Utah – Utah’s lieutenant governor is tasked with overseeing elections in the state, but what happens when the lieutenant governor turns into a candidate?
That’s the focus of HB180, a new bill from Rep. Carl Albrecht, R-Richfield, that passed the Utah House Thursday. Albrecht’s bill would create a “neutral advisor” position outside the lieutenant governor’s office to review complaints against his or her campaign.
Albrecht told KSL.com he ran the bill in response to concerns about Gov. Spencer Cox’s own campaign last year. Cox served as lieutenant governor under former Gov. Gary Herbert for years before running to replace his retiring boss; he won a tight four-way primary last summer and then cruised to a general election victory in November.
“We went through this heated governor’s race,” Albrecht said. “Spencer Cox was the lieutenant governor and I had quite a few complaints, as did other legislators. They didn’t feel like they were getting sufficient answers to their questions and complaints. It’s kind of like the fox guarding the henhouse.”
Under Albrecht’s bill, the neutral advisor would be appointed by the governor if and when a future lieutenant governor ran for other statewide offices. Deidre Henderson, a former state senator, succeeded Cox into the lieutenant governor’s office this year.
When Cox first announced his candidacy in 2019, he said he would recuse himself from any election-related decisions involving his own campaign or the gubernatorial race. Former Lt. Gov. Gayle McKeachnie was tapped as a neutral third party who could review questions and complaints the lieutenant governor’s office would usually handle.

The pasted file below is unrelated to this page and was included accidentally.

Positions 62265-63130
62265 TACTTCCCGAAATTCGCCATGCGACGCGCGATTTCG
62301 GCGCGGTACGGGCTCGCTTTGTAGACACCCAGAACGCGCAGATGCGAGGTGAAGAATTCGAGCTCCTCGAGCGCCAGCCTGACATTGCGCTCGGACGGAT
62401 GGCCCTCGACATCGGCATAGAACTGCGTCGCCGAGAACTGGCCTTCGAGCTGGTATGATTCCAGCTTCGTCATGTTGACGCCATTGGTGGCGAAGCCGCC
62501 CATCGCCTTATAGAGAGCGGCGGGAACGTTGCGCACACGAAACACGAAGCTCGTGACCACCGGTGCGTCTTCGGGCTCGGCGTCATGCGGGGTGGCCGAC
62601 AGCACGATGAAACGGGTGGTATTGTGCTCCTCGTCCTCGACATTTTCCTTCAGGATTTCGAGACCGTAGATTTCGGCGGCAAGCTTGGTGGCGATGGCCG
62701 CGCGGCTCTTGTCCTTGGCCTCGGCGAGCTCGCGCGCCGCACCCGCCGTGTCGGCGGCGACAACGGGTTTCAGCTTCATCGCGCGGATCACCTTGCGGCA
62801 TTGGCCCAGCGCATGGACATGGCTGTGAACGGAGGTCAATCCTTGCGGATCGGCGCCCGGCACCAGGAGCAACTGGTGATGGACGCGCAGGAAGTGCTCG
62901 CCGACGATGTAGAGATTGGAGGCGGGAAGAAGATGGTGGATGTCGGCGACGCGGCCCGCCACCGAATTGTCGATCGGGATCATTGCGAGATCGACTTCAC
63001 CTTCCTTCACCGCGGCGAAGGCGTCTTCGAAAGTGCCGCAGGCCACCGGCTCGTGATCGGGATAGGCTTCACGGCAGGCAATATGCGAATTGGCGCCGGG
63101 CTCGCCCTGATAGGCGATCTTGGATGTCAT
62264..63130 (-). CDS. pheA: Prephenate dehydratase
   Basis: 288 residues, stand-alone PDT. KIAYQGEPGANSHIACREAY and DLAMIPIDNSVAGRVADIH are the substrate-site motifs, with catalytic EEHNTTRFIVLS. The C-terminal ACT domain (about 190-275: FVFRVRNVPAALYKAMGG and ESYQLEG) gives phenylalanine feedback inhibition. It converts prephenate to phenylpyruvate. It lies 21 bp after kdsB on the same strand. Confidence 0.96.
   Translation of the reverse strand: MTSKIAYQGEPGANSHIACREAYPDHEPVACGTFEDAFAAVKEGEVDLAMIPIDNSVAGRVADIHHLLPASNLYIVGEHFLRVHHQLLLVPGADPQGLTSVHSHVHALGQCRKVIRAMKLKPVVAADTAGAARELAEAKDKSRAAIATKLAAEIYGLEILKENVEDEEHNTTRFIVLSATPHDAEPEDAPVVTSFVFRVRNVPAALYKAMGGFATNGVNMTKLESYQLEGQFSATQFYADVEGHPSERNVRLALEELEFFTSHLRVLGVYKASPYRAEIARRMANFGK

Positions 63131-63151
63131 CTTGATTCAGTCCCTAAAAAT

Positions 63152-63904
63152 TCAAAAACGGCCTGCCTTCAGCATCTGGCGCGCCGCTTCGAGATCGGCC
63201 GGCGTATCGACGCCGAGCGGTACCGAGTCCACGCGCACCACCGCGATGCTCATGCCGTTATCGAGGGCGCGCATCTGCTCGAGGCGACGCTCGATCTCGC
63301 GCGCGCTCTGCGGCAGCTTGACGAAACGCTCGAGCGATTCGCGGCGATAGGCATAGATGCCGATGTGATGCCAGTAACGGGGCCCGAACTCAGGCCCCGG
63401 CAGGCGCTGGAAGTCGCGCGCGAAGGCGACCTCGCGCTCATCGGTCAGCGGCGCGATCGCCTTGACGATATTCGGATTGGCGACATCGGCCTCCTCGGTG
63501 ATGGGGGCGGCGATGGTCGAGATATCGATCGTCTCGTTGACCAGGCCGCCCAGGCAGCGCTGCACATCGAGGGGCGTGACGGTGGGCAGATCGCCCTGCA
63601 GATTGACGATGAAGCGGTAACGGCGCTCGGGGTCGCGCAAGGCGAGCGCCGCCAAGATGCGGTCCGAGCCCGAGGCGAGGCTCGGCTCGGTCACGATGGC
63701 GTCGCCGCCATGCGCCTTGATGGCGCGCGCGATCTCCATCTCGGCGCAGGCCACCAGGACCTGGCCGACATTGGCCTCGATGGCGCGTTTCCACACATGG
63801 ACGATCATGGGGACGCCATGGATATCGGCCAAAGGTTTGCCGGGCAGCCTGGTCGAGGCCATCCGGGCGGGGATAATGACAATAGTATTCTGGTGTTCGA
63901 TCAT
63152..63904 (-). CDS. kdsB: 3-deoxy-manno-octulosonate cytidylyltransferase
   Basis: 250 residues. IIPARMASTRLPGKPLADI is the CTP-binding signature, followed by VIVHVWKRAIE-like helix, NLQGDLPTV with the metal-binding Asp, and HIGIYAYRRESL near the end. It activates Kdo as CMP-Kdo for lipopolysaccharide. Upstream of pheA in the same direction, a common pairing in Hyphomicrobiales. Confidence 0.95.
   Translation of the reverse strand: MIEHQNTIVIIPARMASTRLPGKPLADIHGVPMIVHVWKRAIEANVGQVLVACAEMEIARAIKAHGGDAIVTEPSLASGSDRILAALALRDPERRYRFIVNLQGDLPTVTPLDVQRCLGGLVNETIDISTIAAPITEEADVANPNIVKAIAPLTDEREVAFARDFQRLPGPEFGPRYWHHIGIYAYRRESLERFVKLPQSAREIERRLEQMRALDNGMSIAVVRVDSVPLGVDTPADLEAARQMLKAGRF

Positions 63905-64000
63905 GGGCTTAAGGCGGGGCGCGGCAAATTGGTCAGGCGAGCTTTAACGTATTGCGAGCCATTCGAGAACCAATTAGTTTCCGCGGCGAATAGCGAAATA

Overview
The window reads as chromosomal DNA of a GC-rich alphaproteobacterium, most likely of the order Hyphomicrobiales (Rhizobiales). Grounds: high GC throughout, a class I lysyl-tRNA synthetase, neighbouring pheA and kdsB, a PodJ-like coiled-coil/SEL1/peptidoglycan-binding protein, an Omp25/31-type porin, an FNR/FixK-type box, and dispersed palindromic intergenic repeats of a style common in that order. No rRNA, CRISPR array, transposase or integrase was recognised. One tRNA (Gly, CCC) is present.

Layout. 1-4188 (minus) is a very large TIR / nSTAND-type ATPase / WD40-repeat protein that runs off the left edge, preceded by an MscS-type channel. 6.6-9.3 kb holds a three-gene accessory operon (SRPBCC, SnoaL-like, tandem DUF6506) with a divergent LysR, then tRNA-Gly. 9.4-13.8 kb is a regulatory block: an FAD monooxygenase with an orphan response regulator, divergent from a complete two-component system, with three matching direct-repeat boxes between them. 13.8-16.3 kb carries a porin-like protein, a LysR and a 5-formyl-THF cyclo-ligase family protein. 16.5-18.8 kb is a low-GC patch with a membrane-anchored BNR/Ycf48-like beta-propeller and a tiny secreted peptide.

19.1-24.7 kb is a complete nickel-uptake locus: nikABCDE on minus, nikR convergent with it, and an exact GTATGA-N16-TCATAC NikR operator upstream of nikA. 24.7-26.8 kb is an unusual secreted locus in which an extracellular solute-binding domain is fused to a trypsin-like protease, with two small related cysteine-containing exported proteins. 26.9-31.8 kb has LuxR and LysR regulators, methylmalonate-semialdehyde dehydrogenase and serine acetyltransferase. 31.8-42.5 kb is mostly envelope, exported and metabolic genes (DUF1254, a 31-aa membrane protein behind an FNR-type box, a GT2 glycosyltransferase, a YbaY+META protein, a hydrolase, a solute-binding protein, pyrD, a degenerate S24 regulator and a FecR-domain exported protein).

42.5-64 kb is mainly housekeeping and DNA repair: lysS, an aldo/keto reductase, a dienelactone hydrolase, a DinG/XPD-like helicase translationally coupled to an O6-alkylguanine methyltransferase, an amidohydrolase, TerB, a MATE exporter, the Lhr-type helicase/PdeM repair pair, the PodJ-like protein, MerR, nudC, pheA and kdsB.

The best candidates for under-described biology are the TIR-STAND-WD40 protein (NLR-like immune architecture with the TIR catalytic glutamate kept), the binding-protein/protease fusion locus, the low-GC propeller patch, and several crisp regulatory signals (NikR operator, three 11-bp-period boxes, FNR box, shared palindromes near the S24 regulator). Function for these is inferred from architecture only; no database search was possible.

Justin Lee served as the Utah director of elections under Cox and has retained his position under Henderson. Albrecht said while he understands Lee’s role, he feels the advisor should come from outside the office because “if you work for the lieutenant governor, there needs to be a delineation.”
“And if there’s a legitimate complaint that comes forward, it should be referred to this neutral advisor — for perception, if nothing else.”
Lee said Friday that his office worked with Albrecht to craft the current language of the bill.
“This really matches very closely with what we did in 2019 and 2020,” Lee said, referencing the appointment of McKeachnie. “We know people are concerned when election officials are running for other office, and so we certainly want to make sure that the public knows that there are processes in place to have other people take a look at it so that we don’t have conflicts and the system remains fair and equal for everyone.”
“We support codifying some of those precautionary measures,” Henderson agreed.
Under Albrecht’s bill, the neutral advisor can investigate complaints and then direct the lieutenant governor’s campaign to adjust “in accordance with the requirements of law”; they could also impose penalties or take legal action to enforce the law, if necessary.
And who might make a good neutral advisor? “Anybody that has good common sense,” Albrecht said.
HB180 now heads to the Senate for consideration and then, incidentally, to Cox’s desk if passed.